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From "Raymond Feng" <enjoyj...@gmail.com>
Subject Re: Graduation next steps
Date Mon, 04 Feb 2008 22:18:16 GMT
The e-mail is getting long :-). I just want to add my +1 to these great 
ideas. I definitely willing to help in various areas.

Thanks,
Raymond

----- Original Message ----- 
From: "Simon Nash" <nash@apache.org>
To: <tuscany-dev@ws.apache.org>
Sent: Monday, February 04, 2008 1:59 PM
Subject: Re: Graduation next steps


> Simon Laws wrote:
>> On Jan 31, 2008 1:41 PM, ant elder <ant.elder@gmail.com> wrote:
>>
>>> I'd like to get some discussion going on what we want to do for 
>>> graduating
>>> to an Apache TLP.
>>>
>>> The attempt back in November raised issues about diversity and since 
>>> then
>>> it
>>> feels like we've just been waiting around hoping diversity would 
>>> improve.
>>> We
>>> were unlikely then and we are almost there, would it help to have a 
>>> target
>>> to aim for so we can be a bit more proactive? How about trying again at
>>> the
>>> April or May board meeting which would give us a two or three full 
>>> months
>>> from now? Having a few months would give us some time to work on turning
>>> some of the contributors we already have into committers and to get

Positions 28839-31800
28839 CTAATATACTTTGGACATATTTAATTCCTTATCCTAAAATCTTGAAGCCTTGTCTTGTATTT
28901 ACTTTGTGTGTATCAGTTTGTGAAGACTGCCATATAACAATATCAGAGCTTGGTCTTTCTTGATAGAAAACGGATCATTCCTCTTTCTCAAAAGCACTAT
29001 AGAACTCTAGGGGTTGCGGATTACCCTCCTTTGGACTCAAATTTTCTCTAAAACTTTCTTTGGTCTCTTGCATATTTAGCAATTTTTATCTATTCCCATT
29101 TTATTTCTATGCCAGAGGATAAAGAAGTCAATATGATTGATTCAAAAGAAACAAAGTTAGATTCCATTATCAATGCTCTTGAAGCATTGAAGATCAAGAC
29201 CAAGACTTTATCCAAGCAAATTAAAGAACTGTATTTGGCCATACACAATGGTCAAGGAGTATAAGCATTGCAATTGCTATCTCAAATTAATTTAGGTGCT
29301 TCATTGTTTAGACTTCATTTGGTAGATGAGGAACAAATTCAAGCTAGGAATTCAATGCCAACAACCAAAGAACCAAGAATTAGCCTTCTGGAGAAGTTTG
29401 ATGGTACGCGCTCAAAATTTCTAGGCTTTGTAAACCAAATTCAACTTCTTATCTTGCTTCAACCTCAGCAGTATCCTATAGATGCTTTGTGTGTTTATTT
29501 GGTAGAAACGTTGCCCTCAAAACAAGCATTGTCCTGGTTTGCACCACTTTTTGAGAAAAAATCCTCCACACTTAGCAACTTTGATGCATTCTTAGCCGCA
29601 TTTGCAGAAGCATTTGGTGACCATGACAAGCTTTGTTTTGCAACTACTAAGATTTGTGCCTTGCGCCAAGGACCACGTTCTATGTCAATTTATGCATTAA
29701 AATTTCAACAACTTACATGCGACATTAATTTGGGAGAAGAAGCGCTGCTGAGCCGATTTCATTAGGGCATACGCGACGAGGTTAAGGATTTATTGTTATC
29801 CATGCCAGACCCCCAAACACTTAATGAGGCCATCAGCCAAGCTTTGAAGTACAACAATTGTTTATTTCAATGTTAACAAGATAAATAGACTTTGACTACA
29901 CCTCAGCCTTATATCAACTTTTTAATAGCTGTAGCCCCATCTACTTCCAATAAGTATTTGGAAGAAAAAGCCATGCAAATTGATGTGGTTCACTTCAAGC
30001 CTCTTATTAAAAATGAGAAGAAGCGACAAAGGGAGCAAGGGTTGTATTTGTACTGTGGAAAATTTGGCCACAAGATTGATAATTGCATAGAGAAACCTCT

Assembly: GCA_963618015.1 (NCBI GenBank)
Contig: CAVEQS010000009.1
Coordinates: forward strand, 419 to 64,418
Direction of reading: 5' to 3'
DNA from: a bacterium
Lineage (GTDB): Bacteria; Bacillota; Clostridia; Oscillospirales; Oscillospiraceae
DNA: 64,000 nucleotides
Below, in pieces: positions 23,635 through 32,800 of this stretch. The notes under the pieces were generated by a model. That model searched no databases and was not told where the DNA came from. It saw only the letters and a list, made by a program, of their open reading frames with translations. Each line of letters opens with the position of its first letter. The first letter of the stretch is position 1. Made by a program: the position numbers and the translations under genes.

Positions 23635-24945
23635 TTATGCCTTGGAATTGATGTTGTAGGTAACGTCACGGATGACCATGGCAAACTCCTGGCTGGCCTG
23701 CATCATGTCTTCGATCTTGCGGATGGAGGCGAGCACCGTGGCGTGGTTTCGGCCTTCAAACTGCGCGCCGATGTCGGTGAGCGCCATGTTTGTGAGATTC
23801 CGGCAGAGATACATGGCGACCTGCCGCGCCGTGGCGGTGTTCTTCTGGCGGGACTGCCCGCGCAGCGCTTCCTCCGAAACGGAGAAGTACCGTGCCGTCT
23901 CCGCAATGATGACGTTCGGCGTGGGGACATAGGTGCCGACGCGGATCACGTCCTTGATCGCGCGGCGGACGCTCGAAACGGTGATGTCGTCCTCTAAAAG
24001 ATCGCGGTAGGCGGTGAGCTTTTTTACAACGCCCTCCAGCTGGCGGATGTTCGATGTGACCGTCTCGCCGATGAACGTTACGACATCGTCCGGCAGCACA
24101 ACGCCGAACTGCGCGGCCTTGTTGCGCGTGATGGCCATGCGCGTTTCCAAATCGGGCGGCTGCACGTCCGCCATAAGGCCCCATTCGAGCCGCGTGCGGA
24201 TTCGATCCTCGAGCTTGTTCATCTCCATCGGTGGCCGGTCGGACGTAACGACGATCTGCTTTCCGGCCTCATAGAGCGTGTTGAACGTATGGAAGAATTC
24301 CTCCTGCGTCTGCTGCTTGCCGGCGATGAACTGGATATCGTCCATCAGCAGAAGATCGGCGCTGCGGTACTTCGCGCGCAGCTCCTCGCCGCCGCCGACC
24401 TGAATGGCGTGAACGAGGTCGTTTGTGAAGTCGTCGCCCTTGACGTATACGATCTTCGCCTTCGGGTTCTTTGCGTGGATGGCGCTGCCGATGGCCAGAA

>>> other
>>> committers added to the PPMC, but a few months is also near enough to 
>>> keep
>>> us focused. If we're seen to be working on this it may also encourage 
>>> some
>>> of the contributors we have to be more active and so easier to make
>>> committers.
>>>
>>> There's a lot i think the project could do to encourage others to
>>> participate, here's a few things I can think of -
>>>
>>> We have a lot of downloads and real users, we need to try to get more of
>>> these people engaged and contributing, things that may help are:
>>>
>>> - better documentation, whats there is a bit sparse and our website has
>>> started to fall behind and there's quite a few extensions with no or out
>>> dated documentation
>>> - more publicity about what each new Tuscany release can do, we have 
>>> lots
>>> of
>>> new stuff in 1.1 but the only place we say that is in the release notes.
>>> The
>>> Tuscany blog is a little neglected these days
>>> - post to user list as each bit of new function is completed to try to
>>> engage users and to show them their comments can make a real difference 
>>> to
>>> what gets in the next release
>>> - more timely action on JIRAs, we're getting quite a back log, if we're
>>> quick to look at JIRAs it might encourage users to help debug and 
>>> provide
>>> patches
>>>
>>> Once a user does start contributing I think there are things we could do
>>> better on the the dev list to make it easier and to encourage
>>> participation:
>>>
>>> - just generally improve the ML traffic which is at an all time low, if 
>>> we
>>> the active developers don't discuss much then new contributors likely 
>>> wont
>>> either
>>> - one reason ML traffic could be down is that discussion is going on
>>> off-list instead, is there? Is it really necessary? Lets make a real
>>> effort
>>> to keep all discussion on the dev list.
>>> - more timely replies in discussions. if someone replies to a thread 
>>> often
>>> it ends up with people waiting for a follow-up reply, if that follow-up
>>> takes ages to come the discussion can stall and people loose interest 
>>> and
>>> move on to something else.
>>> - we may need to provide more active help to contributors when they make
>>> suggestions, not just ask if they'd implement it but at least provide 
>>> lots